I leave the house because I’m tired of screens. I want to work with a pen in my hand. That callous on the inside knuckle of my middle finger needs improving.
I head for the library where I find some books waiting for me, one of which is Meg Wolitzer’s The Interestings.
I am not allowed to read it. I’m supposed to be working.
I decide I can’t be trusted so take the books out to my car.
My car is parked down the street and in the back seat I notice a few things for the cleaner which is right there so I bundle them up and walk over.
The cleaner isn’t open even though the sign says 9 a.m. and it’s 9:30.
It occurs to me that I haven’t had breakfast so I walk to the deli, thoughts of a fresh Kaiser, unsalted butter and a splitch of shaved Black Forest Ham dancing in my head.
The door is unlocked but just as I open it I see the sign says 10 a.m. And it’s only not even 9:35. The woman behind the counter looks up, sort of smiles… the lights aren’t even on yet… and when I ask if they’re open she very sweetly says well, not really. I can tell she’d sell me something if pressed but would prefer not to. I used to work in a deli, I know enough to smile and say I’ll come back.
The cleaner is still not open at almost 9:40.
The Giant Tiger, however, is selling some banged up but still quite lovely hanging baskets of geraniums and something else for $5.
I drag three of them into the store [still carrying my bundle of un-cleaned cleaning]. The line to pay is unusually long but I’m just happy for a moment’s rest. I watch a woman admiring a sundress; she stretches it to see how wide it will go. Not wide enough apparently; she moves on. Another woman rifles through a rack of floor length, strapless, muumuu type things while her children run around in circles wielding pool noodles. It makes me sad to see that the girl wields a pink one and the boy, a blue. Part of me wants to speak to them, to introduce them to the joys of orange and yellow and green.
But it’s none of my business really and, anyway, the line is slowly moving after the lone cashier hollers for help. As I try to manoeuvre my unclean clothes, a notebook and three hanging baskets, the mother leans over and offers a hand. It occurs to me that this is my chance… I can thank her, then casually toss in something merry but subliminally message-filled about the controlling ways of retailers who sell far too many pink and blue products and do we really want to be so corralled in our choices? But the kids are hooting and waving their noodles and I doubt she’d even hear me so I just smile and thank her most sincerely and pretty soon it’s my turn to pay and when I leave I thank her again and she looks so frazzled with those pink and blue children running around, and she there, clutching a floral print muumuu. I hope it brings her some peace.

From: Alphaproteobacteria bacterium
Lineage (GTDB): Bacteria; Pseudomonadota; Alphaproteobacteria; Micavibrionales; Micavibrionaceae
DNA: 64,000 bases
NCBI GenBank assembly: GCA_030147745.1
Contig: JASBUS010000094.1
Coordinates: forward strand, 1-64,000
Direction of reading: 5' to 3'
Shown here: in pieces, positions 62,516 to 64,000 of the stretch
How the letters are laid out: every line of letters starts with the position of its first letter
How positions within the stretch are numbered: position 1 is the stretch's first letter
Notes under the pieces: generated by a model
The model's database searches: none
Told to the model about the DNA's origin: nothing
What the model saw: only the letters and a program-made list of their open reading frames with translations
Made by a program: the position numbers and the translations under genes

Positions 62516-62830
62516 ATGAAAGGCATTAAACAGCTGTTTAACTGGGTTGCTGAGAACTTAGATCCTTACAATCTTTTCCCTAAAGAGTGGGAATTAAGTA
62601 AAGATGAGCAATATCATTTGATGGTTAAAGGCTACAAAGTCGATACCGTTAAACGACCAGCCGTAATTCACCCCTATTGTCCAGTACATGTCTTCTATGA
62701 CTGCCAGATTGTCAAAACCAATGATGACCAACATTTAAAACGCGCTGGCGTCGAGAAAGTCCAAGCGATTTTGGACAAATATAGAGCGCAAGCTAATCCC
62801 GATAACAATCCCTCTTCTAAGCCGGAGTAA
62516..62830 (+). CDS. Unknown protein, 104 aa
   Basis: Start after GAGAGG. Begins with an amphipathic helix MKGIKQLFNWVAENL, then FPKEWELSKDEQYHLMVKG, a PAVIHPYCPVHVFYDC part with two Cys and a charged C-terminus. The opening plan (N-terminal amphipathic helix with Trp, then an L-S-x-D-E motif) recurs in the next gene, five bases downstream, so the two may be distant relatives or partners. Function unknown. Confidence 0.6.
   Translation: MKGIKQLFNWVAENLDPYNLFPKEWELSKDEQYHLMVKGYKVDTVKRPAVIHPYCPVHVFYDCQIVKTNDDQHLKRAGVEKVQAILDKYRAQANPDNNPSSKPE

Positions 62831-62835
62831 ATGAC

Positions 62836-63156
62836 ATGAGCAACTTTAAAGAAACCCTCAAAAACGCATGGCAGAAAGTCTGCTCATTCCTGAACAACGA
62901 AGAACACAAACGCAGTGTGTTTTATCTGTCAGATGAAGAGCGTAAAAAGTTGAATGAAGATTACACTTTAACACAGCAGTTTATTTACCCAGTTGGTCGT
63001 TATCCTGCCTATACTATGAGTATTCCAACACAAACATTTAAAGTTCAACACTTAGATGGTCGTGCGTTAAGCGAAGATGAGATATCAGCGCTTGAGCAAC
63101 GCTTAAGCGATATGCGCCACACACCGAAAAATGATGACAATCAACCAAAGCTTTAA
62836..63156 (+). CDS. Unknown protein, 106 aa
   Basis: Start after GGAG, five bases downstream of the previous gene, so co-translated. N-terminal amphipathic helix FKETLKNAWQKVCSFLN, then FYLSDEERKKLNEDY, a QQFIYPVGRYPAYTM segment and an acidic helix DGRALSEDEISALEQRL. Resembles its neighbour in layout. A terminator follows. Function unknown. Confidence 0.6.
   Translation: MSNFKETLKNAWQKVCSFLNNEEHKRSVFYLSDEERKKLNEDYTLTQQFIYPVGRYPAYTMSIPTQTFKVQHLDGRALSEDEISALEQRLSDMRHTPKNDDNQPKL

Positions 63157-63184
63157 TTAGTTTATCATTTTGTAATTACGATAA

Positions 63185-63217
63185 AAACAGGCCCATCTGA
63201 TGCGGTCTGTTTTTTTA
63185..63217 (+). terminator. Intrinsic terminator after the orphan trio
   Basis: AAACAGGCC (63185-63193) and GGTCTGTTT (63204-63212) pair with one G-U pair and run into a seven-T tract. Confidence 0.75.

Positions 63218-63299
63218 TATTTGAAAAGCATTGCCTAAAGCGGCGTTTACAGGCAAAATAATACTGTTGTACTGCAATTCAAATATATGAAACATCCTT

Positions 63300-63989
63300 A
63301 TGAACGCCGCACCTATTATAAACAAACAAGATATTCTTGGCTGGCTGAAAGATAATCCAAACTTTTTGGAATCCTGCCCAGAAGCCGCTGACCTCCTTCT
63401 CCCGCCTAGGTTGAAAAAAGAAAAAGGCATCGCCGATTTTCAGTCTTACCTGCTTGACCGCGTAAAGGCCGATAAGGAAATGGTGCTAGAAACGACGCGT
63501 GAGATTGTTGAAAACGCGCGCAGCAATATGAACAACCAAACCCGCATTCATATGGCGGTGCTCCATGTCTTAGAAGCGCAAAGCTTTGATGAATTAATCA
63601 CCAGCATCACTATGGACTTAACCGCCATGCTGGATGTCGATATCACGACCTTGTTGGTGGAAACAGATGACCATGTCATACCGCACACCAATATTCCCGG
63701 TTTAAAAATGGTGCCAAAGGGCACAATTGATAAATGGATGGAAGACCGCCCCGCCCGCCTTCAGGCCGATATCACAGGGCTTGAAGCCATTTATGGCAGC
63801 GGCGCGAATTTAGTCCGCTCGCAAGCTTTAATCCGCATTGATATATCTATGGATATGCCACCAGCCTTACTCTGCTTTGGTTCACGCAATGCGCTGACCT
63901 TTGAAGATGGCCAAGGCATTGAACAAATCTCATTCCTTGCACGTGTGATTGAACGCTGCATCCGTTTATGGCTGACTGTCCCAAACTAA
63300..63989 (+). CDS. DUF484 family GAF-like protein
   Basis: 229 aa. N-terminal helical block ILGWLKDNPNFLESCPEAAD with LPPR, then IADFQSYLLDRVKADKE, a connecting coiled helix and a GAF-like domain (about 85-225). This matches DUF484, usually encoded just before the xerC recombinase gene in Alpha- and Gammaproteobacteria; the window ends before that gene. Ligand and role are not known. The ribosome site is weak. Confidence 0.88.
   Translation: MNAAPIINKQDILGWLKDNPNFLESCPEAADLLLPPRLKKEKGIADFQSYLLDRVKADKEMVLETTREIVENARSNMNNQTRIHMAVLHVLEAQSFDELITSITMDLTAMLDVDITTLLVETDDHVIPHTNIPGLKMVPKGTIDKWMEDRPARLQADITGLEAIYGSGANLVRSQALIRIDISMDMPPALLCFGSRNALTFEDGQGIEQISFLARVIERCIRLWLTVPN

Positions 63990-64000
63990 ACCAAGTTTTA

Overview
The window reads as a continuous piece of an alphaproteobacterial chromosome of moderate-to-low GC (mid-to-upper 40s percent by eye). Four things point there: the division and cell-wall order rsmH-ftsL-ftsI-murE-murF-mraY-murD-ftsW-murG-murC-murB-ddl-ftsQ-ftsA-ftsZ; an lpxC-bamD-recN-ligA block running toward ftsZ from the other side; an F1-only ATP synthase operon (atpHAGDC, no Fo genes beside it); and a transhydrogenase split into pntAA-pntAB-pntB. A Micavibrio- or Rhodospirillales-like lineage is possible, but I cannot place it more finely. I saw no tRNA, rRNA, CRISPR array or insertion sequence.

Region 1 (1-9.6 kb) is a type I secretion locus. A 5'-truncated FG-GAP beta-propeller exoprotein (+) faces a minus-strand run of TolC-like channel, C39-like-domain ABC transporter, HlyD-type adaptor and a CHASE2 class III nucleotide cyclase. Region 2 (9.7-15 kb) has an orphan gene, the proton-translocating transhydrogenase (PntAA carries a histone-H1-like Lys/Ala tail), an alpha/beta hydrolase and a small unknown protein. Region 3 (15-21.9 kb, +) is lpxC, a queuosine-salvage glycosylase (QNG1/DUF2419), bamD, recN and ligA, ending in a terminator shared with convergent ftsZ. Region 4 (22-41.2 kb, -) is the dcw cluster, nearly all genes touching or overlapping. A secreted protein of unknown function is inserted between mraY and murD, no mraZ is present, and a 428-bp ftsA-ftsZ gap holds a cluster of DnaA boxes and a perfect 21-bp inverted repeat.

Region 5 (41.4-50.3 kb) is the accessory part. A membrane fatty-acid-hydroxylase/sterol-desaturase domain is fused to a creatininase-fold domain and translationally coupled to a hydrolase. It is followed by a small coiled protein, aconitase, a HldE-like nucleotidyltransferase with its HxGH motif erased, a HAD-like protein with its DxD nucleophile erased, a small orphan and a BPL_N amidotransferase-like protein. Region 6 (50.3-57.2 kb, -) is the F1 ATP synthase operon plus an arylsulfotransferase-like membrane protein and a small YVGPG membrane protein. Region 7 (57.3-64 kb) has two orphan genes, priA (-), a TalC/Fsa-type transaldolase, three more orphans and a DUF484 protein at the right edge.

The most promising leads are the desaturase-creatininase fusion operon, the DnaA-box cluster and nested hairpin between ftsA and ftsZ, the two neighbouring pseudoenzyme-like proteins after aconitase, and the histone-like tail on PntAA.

I clunk away with my three baskets, my bundle of clothes and my notebook [did I mention a water bottle?] and head back down the street to my car, cursing the dry cleaner the whole way. The deli is in the opposite direction. I have too much to carry to go back there. And I don’t feel like it anyway. So much for breakfast.
Then I remember the café at the library.
Except they have no gluten-free anything.
The world is obviously against me.
I almost leave but starvation dictates I stay.
Turns out the banana bread is excellent. And the woman who is doing a bagel for so long I think she’s ignoring me, turns out to be awfully nice. Turns out she’s just doing a bagel. Probably a really good bagel too. Might have that next time. Screw gluten.
Back at the library I write a while. Some good stuff. Some crap.
Later, heading back to the car, I see that the cleaner’s door is propped open.
I take my stuff in. I am not smiling. I am prepared to make a statement about signs in windows and punctuality in business and people having to trundle about the street and Giant Tiger with bundles of mens trousers.
The woman speaks before I have a chance to say anything. In fact she even turns down the TV that is always on some station whose language I can’t understand. She has never turned the TV down before.
She says oh what a terrible morning she’s had, something about the bus and how she still had to do laundry and cook and something about her husband and her kid and she tries but there’s all the sewing [she does tailoring too] and the floors to wash and how it’s hard coming to a country with nothing and a different culture and her kid is studying so hard and her husband works so hard and he wants her to have nice nails, he tells her to get a manicure, or fake nails, he wants her to have nice things, but look!, she says, and holds out her hands. She says she works too hard to have nice nails. They’re short and ragged and painted pink but most of it has worn off. I tell her my parents were immigrants too, that they came here with a suitcase, nothing else, not even language. She says yes, just a suitcase. I don’t ask where she comes from and she doesn’t ask about my parents. It doesn’t matter in the slightest.
My dad used to want my mother to have nice nails. Something she could never quite manage. She just worked too damn hard to achieve that lofty goal. Haven’t thought of that in years.
I’ve been looking for a new cleaner ever since mine retired. I’ve been to this place a few times, but the TV always annoyed me and the woman seemed grumpy and sullen; before today she hardly ever spoke.
And she might go sullen again. Might leave the stupid TV blaring.
I think I’ll bring a bottle of really good quality, long-wearing pink nail polish next time I take in my stuff.